Book by Curtis J. Bonk & Ke Zhang
Review by Ashley Vikander
Office of Student Services
University of California, Irvine

Don’t have the time to brainstorm with students, colleagues and technology support staff on how to incorporate web content into your advising services? Bonk and Zhang do this for you in  Empowering Online Learning, 100+ Activities for Reading, Reflecting, Displaying, and Doing (2008).  Grounded in leading work on learning styles and phases, the authors’  “Read, Reflect, Display and Do R2D2” model (p. 1) of learning guides the content and structure of the book.  Research on information processing and cognition by Ausubel, Averill, Bandura, Fleming and Mills, Jonassen, Kolb, McCarthy  and others guide the readers in their review of the on-line activities presented.     

The four primary sections reflect various learning phases related to learning styles and highlight suitable on-line activities. Each section introduces the specific phase of learning, outlining the learning styles that align particularly well with the activities.  A few examples of activities for advising setting include:

• Reading (verbal/auditory): On-line Scavenger Hunt (p.26) to help students become familiar with school resources and policies.
• Reflecting (reflective/observational): On-line Role Play Reflections (p.98) might be helpful in helping students approach faculty or prepare for advising appointments
• Displaying (visual): Videostreamed Lectures and Presentations (p. 54) combined with reflection activities can be used for orientations, working with special populations, at-risk students, recruitment or any other topic your office presents on.
• Doing (hands-on): Video Scenario Learning (p. 201) might be used to show scenarios that are commonly encountered in the course of being a student from procedural and policy aspects and conflicts the students may run into.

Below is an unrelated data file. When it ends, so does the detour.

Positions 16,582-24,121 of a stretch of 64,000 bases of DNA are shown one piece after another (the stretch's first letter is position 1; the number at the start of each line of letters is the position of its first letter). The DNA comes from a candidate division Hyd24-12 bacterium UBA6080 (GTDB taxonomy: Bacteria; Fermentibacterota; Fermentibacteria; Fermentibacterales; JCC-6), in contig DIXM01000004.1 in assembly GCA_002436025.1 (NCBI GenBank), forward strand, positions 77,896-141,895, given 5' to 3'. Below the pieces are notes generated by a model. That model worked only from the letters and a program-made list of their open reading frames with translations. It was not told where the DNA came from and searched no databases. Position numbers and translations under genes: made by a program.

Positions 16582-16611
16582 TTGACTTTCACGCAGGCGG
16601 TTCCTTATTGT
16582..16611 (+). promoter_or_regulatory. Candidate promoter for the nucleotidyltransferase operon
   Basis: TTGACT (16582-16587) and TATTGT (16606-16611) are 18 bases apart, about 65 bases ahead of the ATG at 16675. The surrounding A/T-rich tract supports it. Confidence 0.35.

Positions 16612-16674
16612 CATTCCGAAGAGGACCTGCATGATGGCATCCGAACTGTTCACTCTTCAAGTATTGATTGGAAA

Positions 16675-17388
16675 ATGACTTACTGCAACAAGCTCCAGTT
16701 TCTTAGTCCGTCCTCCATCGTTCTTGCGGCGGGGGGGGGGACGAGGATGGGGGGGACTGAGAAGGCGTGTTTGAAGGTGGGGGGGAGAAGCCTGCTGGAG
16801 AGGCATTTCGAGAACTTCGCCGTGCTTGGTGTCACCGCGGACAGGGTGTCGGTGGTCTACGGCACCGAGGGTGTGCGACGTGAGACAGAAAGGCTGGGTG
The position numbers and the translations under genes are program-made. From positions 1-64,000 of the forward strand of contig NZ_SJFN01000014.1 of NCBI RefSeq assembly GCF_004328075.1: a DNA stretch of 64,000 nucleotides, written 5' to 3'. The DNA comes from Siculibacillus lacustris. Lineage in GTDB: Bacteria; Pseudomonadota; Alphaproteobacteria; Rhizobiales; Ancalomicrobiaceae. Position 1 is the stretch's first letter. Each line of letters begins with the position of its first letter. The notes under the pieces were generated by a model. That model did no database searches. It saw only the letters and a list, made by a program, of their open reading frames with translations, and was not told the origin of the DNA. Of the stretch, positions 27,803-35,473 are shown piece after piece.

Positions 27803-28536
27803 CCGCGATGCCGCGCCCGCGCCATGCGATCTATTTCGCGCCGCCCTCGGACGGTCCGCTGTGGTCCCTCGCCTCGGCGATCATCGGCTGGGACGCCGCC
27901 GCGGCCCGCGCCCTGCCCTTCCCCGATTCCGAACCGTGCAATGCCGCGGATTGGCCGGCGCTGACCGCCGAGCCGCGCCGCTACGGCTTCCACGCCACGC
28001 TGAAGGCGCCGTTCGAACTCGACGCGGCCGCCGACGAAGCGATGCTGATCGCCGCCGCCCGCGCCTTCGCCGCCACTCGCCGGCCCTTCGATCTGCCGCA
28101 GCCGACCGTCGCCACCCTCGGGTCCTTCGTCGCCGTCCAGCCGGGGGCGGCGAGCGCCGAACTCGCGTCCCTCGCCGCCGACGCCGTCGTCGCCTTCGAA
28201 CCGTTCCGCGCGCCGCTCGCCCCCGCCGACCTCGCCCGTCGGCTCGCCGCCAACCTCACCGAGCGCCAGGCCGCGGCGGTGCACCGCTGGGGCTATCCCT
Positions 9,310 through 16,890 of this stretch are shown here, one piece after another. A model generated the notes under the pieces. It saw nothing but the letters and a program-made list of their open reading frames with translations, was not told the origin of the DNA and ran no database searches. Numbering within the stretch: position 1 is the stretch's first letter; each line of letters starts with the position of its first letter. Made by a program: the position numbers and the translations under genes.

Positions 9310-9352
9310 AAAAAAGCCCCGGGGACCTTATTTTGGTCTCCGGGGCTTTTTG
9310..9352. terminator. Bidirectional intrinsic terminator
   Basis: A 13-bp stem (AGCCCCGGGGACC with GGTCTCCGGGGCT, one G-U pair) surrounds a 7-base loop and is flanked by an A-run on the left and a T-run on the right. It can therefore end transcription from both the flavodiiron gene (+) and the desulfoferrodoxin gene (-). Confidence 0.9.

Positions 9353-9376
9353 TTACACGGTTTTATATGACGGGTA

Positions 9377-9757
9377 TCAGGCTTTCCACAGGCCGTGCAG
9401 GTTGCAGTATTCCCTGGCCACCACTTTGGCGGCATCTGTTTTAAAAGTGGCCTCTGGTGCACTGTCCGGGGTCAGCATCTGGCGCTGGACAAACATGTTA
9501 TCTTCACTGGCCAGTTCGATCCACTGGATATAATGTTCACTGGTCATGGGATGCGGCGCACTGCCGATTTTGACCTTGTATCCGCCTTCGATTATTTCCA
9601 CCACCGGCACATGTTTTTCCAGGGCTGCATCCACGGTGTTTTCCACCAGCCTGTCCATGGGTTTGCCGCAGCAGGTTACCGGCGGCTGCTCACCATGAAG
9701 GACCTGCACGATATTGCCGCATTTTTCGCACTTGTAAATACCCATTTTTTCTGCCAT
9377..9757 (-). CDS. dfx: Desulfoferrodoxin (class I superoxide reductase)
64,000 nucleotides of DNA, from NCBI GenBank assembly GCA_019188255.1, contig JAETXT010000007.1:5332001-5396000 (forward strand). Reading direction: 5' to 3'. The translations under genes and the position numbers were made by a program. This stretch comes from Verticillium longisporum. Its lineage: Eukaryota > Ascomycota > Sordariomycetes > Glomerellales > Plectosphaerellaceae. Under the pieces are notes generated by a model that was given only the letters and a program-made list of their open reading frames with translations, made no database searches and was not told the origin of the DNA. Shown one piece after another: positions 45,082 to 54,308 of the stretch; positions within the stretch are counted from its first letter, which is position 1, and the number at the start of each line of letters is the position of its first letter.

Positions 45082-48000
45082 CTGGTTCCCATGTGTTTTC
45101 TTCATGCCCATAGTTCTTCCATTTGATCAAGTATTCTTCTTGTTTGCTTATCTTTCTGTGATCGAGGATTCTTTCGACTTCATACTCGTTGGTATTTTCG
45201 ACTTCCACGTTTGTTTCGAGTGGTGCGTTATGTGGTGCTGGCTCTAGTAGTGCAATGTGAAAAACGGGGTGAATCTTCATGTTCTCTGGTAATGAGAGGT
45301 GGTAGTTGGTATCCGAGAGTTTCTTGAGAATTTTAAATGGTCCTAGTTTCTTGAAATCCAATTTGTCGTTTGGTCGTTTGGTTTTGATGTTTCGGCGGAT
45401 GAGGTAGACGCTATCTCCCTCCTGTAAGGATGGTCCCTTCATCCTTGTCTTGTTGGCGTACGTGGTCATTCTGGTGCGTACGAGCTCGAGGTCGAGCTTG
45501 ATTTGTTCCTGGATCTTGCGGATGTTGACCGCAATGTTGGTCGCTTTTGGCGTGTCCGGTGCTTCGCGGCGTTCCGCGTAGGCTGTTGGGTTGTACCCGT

The strength of the book is its design as quick reference tool. Advisors and directors can think about their advising objectives (Martin, H 2007) or syllabus, and then use the indexes or Table 1.3, Learning Activities in Each Phase of R2D2 (p.10) for ideas on incorporating suitable on-line activities. The content is a quick stab at ideas have worked and brief tips about how the activity might be incorporated into teaching and or training. Each activity is rated on five indexes for “instructional consideration”: risk, time, cost, learner-centered and duration of learning activity. What is not included is detailed information about implementation, timing, the development and maintenance of the activities, and graphical examples that may make implementation easier. The authors include an extensive bibliography and list of web links, examples, and resources (p.264) for advisors to explore and evaluate for use in their advising efforts.  

Several activities and resources are discipline specific; however with creative thinking and many of these can be incorporated into your advising activities. Couple this tool with thoughtful instructional design, such as that suggested in Conquering content: a step-by-step guide to online course design, and you have a solid base to begin enhancing on-line learning for your advisees. Once implemented, the activities can enhance 24/7 access and empower the students as learners to meet advising objectives (Martin H, 2007).


Martin, H.  (2007) Constructing Learning Objectives for Academic Advising. Retrieved -December 11,2 008- from NACADA Clearinghouse of Academic Advising Resources Web site: http://www.nacada.ksu.edu/Clearinghouse/AdvisingIssues/Learning-outcomes.htm)

Smith, R. M. (2008). Conquering the content: A step-by-step guide to online course design. Jossey-Bass guides to online teaching and learning. San Francisco: Jossey-Bass. 

Empowering Online Learning: 100+ Activities for Reading, Reflecting, Displaying, & Doing. (2008). Book by Curtis J. Bonk & Ke Zhang. Review by Ashley Vikander. San Francisco: Jossey-Bass, 320 pp. Price $40.00. ISBN # 978-0-7879-8804-3
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